Azby-de-la-Zouch… or is it Achbee? Asby? The hardest part so far for the French players since arriving in England on Monday for Women’s Euro 2022 has been trying to correctly pronounce the name of the small village where they are staying for the duration of their participation in the tournament. The second part, “de-la-Zouch” is easy and even sounds almost French, as if it were fate. The first part, however, is tricky!
In any case, Ashby-de-la-Zouch is the little corner of paradise when The Blues landed. It’s quiet, green, spacious and exactly what manager Corinne Deacon wanted for her players. If, like most people around the world, you don’t know where ADLZ is (to put it simply), it’s not far from Birmingham and for now, the French camp is a happy camp!
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Happiness has not always been the atmosphere that has prevailed around the French women’s team since Deacon took the job in 2017. Tensions between the head coach and his players have been pretty much present since his first day. But at the moment, there are more smiles all around France HQ than grimaces, which Deacon had to prioritize to enter the Euros. How long this harmony will last remains to be seen, but the mood is more harmonious than it has been in the past five years.
Deacon strives to change; she is more relaxed and less authoritarian. The long walks and discussions she shared last summer with her agent Jean-Pierre Bernès (who is also Didier Deschamps’ agent, by the way) were of great help. She had to understand that she had to change to succeed in this role, and the fact that she decided to give the captain’s armband back to Wendie Renard (31, 131 selections) illustrates her attempts at reform. After taking her away from the Lyon defender to impose her authority on the group, Deacon realized her mistake and her U-turn was the right decision to make.
Deacon also ruled out players she didn’t get on well with or disliked – namely midfielder Amandine Henry or striker Eugénie Le Sommer – which is another reason why the atmosphere is better. Everyone is now pulling in the same direction.
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France have never passed the quarter-finals of a Euro before, and this stage has been their ceiling for some time now in major competitions: the last time they went further was a while ago. ten years, when she finished fourth in the 2011 World Cup and fourth in the following year at the Olympics. Yet they arrive at the Euros having lost just one of their last 30 matches since losing to the United States at the 2019 World Cup in Paris. (Yes, that loss was a quarter-final.)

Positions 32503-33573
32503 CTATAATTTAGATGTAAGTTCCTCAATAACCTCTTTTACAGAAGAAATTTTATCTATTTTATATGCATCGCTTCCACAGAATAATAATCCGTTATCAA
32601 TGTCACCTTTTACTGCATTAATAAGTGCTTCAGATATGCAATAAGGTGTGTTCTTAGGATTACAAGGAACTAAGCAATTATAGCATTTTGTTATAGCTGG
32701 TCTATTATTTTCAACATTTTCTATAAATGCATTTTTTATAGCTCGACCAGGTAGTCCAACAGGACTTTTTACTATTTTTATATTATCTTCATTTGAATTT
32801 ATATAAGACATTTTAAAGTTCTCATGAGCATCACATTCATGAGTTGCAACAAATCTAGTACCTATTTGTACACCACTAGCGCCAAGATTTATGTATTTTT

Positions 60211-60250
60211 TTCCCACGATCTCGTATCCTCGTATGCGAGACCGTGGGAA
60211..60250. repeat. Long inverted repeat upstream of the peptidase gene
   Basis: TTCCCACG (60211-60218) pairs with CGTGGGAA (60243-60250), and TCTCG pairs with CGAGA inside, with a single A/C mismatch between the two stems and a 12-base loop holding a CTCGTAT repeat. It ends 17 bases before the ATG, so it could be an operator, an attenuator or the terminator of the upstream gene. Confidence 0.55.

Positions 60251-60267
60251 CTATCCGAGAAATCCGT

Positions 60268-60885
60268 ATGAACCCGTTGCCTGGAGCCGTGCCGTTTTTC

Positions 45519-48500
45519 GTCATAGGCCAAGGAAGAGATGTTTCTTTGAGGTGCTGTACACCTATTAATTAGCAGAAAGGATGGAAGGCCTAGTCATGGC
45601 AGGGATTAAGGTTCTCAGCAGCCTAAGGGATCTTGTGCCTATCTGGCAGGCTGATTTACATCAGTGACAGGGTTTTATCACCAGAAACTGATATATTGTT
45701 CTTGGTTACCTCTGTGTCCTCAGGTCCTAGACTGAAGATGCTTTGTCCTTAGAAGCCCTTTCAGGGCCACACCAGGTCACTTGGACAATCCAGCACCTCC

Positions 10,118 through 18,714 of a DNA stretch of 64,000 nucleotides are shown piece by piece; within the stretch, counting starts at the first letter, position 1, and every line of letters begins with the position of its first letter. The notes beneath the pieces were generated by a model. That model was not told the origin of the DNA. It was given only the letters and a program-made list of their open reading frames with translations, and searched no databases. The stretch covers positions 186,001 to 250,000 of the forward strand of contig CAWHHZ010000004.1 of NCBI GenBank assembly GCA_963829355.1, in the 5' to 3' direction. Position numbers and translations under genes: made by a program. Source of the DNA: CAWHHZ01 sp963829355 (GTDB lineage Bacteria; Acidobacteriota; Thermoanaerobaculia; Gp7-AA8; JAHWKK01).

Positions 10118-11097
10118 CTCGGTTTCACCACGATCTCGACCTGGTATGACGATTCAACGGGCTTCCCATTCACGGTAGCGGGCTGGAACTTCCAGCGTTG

In 2022, they are confident and dynamic. In Marie-Antoinette Katoto, they have an exceptional goalscorer up front and at just 23, the PSG striker may be one of the stars of the tournament. They have a mix of youth and experience and wonderful individual talents (Sakina Karchaoui in defence, Grace Gyoro in midfield, Kadidiatou Diani and Delphine Cascarino up front) and to maximize that potential they need to form a happy side and harmonious.
The French have not yet been in England for a week, but they already feel at home. “We have everything here to be happy here, it’s perfect,” one of the players told ESPN. They have a large entertainment room, which they very kindly call the “living room”, where they spend a lot of time. There they watched England take on Austria and were so impressed with the atmosphere at Old Trafford. They also followed Germany’s 4-0 destruction of Denmark, with encouragement for Sara Dabritz: some of the girls used to play with her at PSG last season, and she will be a new teammate for others when she completes her move to Lyon. after the euro!
The team has also taken advantage of the other entertainment options: video games, table tennis tournaments and billiards available to them, but the biggest attraction of all so far is undoubtedly the basketball arcade game. . You hear screaming, laughing, arguing and joking all the time there as they try to beat each other’s high scores! PSG midfielder Gyoro claims she is the best and although many team-mates disagree, of course friendly competitions help to build that team spirit.
All around the camp you can also find large framed photos of the team: The Blues are everywhere. On the door of each player’s room, all spacious and comfortable, there is the player’s name and photo. Each player room has a bed, a desk, a large bathroom and a wardrobe. Some, like defender Eve Perisset, brought part of their schoolwork: the future Chelsea defender is following a course as a real estate agent and must study! There are also popular rooms – some players like to hang out in Katoto’s room, listen to music, or just talk – but it’s very much like a united team. For now, anyway.
The first group match against Italy on Sunday in Rotherham must validate all the good vibes that emerge from the French camp in the first days of his stay in England. Otherwise, the ghosts of the past could very quickly come back to haunt France and curb their ambitions.